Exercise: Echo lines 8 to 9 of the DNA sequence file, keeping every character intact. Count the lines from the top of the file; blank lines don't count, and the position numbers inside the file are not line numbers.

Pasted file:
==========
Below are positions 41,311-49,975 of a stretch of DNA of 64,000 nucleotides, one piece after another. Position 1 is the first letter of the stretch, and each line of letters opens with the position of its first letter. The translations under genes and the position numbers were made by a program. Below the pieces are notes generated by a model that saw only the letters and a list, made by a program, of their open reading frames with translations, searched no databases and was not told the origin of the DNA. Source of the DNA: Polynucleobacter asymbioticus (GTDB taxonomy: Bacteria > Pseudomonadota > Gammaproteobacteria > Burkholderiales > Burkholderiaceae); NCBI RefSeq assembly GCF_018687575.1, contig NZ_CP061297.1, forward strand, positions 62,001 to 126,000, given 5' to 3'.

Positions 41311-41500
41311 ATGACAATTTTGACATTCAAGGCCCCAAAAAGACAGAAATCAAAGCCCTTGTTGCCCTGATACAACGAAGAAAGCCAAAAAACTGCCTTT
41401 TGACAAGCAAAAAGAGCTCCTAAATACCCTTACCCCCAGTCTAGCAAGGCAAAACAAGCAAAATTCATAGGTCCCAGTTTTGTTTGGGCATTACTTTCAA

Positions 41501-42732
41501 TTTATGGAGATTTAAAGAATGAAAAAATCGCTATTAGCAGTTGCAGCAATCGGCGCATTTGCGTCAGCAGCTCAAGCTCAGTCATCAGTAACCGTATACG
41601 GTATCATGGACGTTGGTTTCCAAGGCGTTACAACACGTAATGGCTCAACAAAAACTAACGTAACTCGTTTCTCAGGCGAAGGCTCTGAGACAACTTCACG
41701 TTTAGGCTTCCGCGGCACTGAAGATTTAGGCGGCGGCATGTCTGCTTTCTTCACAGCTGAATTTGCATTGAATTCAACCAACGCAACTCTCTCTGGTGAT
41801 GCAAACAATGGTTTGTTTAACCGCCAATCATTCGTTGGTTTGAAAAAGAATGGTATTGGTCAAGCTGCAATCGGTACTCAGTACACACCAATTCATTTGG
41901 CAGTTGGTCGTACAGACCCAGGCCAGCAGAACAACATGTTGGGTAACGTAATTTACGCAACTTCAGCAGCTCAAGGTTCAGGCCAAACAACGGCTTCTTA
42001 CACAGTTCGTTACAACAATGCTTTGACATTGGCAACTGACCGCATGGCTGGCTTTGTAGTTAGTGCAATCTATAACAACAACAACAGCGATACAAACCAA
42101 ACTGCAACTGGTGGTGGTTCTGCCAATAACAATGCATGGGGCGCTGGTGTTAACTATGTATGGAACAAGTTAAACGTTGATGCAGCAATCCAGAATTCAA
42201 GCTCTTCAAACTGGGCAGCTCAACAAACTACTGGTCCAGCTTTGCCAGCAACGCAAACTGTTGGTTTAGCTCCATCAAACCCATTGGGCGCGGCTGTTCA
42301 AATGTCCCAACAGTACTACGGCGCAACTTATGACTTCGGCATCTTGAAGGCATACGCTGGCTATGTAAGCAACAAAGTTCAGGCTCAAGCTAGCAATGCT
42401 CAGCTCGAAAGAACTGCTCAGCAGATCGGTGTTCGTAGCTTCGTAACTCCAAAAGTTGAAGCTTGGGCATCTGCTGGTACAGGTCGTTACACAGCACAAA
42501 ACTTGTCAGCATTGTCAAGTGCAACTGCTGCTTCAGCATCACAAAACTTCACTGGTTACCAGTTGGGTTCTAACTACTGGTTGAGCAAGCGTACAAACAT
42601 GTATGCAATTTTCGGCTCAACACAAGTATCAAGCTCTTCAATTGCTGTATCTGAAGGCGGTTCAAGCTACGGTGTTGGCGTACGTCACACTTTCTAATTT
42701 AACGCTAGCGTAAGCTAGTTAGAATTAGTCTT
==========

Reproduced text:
41701 TTTAGGCTTCCGCGGCACTGAAGATTTAGGCGGCGGCATGTCTGCTTTCTTCACAGCTGAATTTGCATTGAATTCAACCAACGCAACTCTCTCTGGTGAT
41801 GCAAACAATGGTTTGTTTAACCGCCAATCATTCGTTGGTTTGAAAAAGAATGGTATTGGTCAAGCTGCAATCGGTACTCAGTACACACCAATTCATTTGG